An important comparative study also shows the salience of sexual sadism to homicide offending. Yarvis (1995) interviewed and surveyed 78 murderers, 92 rapists, and ten rape murderers to assess the prevalence of sexual sadism. None of the murderers and just 6.5 % of the rapists met the criteria for sexual sadism; meanwhile, the prevalence among rapemurderers (or, in the parlance of the current entry, sexual homicide offenders or sexual murderers) was 30 %. The criminal careers and life circumstances of sexual homicide offenders are typically severe and noteworthy for their psychopathology even compared to other serious criminals. For instance, Trojan and Salfati (2010) recently compared 137 single-victim homicide cases drawn from the Cincinnati, Ohio, Police Department and 17 closed serial murder cases obtained from the FBI. Whereas the single homicide offenders averaged 13 arrests and eight convictions, serial murderers averaged five arrests and three convictions. Although this seems comparatively less severe, five or more arrests is a standard measure of habitual or chronic criminality (the most prolific serial killer had 25 prior arrests). The criminal histories of serial murderers also demonstrated more instrumental offenses suggesting a specific targeting of a victim that is consistent with the organized typology described earlier.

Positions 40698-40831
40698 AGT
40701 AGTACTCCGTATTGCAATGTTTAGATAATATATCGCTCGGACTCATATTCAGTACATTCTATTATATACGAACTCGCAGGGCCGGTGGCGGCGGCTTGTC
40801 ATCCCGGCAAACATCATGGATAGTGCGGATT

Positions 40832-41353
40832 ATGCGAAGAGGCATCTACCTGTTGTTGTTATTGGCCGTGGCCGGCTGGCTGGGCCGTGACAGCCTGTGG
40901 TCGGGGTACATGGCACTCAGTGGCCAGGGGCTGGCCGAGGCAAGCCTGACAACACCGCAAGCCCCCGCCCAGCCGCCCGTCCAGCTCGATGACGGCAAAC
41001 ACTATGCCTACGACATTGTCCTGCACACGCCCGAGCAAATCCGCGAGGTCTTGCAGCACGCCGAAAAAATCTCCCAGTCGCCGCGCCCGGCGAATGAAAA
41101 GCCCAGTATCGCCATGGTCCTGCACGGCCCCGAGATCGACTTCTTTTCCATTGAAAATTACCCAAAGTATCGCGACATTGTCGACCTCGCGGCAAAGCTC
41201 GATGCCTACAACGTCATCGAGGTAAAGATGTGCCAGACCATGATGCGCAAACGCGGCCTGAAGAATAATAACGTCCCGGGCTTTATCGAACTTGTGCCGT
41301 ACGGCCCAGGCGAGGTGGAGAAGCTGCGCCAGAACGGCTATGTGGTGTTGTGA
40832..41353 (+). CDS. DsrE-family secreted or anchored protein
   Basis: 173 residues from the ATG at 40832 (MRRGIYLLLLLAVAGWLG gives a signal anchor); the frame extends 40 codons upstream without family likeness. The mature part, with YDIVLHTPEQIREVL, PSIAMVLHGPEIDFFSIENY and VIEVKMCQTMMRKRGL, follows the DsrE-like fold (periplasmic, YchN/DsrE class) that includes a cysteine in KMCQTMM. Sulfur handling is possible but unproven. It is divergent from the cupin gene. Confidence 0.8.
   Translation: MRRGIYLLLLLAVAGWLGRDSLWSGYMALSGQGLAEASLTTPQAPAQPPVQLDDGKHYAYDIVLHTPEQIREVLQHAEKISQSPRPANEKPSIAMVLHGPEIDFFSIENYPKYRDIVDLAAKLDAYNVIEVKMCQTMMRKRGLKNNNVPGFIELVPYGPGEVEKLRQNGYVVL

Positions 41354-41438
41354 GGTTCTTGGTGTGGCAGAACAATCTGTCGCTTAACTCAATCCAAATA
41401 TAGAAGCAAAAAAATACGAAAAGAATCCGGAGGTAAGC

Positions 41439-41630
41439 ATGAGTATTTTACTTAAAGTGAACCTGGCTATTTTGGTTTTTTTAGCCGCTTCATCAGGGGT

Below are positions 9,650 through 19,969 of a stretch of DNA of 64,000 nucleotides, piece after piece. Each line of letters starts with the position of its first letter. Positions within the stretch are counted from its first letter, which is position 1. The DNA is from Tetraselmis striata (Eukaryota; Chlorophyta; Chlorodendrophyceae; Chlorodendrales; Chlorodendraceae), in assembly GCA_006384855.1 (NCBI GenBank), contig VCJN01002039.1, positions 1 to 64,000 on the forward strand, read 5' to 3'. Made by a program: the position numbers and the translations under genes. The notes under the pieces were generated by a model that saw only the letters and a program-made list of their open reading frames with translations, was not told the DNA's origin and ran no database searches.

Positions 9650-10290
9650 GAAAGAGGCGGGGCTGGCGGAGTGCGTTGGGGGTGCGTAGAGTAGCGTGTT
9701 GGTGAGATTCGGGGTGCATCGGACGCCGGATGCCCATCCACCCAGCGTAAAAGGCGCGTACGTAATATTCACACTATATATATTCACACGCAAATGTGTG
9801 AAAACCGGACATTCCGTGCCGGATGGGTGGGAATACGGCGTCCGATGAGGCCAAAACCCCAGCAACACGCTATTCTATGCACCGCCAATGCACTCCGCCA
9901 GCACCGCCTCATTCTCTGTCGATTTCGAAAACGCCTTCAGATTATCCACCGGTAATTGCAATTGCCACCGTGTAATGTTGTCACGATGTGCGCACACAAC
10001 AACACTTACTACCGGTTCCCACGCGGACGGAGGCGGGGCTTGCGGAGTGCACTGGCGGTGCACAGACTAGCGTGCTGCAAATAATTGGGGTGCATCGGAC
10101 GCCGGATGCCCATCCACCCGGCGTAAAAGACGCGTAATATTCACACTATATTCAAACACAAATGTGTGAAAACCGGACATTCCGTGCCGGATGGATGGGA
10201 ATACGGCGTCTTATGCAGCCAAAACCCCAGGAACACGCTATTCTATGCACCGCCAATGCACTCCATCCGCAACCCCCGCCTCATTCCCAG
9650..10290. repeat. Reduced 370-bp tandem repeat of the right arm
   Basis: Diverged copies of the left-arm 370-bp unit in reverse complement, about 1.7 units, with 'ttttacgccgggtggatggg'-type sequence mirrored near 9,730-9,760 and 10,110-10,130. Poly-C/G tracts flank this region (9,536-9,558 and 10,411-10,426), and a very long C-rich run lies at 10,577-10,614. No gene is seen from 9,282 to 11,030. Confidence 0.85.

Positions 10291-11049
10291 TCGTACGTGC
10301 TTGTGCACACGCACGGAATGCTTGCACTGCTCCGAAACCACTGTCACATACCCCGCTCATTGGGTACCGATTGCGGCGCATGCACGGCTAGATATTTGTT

Hill et al. (2008) studied the forensic reports of 139 sexual homicide offenders in Germany who had served time in prison and 90 of whom had been released. The mean number of sexual homicide victims per offender was 3.7. Twenty years after their release, more than 23 % of offenders recommitted sexual offenses, and more than 18 % committed nonsexual violent offenses, such as armed robbery and aggravated assault. Three men or more than 3 % were subsequently convicted of attempted or completed murder. They found that the earlier that an offender committed his first sexual homicide, the more likely he was to be convicted of a sexual crime, which included extremely violent offenses such as sexual homicide, rape, sexual abuse of a child, and other sexual assault and any violent crime. Nearly one in five defendants convicted of sexual homicide has prior convictions for homicide, and more than half have other violent crimes in their criminal history (H€akk€anen-Nyholm et al. 2009).